|PNB World Investment Challenge|
PNB WORLD INVESTMENT CHALLENGE 2006
FINANCIAL SECTOR AND CORPORATE MALAYSIA:
TAN SRI NOR MOHAMED YAKCOP
MINISTER OF FINANCE II
ILHAM RESORT, PORT DICKSON
Y. Bhg. Tan Sri Dato' Seri Dr. Ahmad Sarji Abdul Hamid
Y. Bhg. Tan Sri Dato' Hamad Kama Piah Che Othman
Ladies and gentlemen.
Assalamualaikum Warahmatullahi Wabarakatuh and good morning.
It is an honour for me to be here today at the PNB World Investment Challenge 2006. I would like to take this opportunity to congratulate PNB for their efforts, once again, in bringing together participants from both local and foreign fund managers, analysts and industry professionals to today's gathering.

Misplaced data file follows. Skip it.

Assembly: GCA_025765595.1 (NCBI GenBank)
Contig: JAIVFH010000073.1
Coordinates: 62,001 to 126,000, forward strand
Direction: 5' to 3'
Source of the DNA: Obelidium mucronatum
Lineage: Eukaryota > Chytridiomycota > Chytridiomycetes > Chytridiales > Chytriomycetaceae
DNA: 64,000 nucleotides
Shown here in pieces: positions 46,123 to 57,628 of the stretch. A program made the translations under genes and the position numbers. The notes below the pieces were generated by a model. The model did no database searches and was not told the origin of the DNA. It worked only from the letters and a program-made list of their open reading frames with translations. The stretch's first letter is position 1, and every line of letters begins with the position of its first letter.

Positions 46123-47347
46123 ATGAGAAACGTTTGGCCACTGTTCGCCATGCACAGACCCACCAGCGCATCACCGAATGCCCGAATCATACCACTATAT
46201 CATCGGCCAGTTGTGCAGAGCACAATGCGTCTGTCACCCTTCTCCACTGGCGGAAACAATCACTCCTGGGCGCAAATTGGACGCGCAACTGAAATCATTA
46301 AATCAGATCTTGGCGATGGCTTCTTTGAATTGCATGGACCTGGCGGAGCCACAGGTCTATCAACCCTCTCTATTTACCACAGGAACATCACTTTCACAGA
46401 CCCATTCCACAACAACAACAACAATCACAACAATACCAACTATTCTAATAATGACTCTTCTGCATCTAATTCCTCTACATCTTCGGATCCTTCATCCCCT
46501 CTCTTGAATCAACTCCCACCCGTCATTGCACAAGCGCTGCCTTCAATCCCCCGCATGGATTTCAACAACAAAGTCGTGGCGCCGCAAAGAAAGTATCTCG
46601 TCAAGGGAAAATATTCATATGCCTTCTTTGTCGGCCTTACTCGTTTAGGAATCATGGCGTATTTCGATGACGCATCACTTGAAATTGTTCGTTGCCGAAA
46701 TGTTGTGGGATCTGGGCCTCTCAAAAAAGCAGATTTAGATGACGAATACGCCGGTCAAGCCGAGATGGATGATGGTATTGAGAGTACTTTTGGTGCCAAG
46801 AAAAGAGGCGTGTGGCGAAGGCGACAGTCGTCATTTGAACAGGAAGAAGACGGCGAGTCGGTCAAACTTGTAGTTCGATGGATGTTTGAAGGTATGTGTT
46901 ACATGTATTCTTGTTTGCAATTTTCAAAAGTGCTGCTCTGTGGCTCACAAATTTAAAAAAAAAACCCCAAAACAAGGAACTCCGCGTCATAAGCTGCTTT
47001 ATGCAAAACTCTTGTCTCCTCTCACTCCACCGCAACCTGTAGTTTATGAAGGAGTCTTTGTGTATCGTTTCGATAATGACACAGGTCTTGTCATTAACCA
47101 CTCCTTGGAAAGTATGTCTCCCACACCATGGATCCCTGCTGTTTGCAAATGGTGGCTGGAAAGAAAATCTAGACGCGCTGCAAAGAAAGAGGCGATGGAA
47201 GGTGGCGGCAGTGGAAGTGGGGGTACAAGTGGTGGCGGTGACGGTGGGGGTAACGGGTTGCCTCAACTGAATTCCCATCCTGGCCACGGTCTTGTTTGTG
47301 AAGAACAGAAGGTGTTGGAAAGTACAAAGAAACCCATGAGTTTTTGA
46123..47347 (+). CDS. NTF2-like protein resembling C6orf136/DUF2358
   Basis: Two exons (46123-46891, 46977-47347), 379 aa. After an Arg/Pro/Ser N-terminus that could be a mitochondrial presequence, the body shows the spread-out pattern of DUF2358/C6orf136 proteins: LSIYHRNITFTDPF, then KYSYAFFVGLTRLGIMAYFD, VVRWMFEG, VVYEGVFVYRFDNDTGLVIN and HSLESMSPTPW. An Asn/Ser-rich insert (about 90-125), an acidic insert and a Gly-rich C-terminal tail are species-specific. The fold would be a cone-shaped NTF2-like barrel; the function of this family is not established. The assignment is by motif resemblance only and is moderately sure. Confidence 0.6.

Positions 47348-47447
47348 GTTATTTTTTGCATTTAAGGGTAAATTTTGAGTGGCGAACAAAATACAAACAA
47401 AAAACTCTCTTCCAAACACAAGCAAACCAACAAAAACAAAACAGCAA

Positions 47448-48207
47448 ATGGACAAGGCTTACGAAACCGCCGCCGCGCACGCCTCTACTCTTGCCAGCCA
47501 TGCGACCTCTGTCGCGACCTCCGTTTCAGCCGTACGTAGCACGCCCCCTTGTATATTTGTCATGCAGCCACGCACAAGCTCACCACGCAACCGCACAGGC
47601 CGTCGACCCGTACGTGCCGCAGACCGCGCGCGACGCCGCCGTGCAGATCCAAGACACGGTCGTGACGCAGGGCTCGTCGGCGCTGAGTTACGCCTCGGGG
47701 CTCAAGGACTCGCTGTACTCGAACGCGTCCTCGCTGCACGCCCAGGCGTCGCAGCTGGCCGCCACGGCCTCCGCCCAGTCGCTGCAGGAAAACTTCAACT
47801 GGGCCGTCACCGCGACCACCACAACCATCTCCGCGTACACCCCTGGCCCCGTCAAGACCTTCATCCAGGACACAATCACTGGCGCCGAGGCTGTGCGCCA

2. Last year, in my keynote address at the same forum, i.e. PNB World Investment Challenge 2005, I had focused on Malaysia's progress and transformation in the three and a half decades since the seventies, and on our policies and strategies towards achieving growth with stability, as we transitioned towards a more competitive and challenging global environment.
3. Today, I would like to focus on the core policy of strengthening the initial economic turnaround of the Malaysian economy since 2004, outlined in the Nine Malaysia Plan, launched in March this year by the Honourable Prime Minister.
Current state of the Malaysian economy
4. The growth momentum of the Malaysian economy has accelerated markedly, even as the Government continues to rein-in its fiscal deficit. At the same time, both the current and capital account of the balance of payments have improved significantly and inflation has stayed moderate, despite surging global oil prices.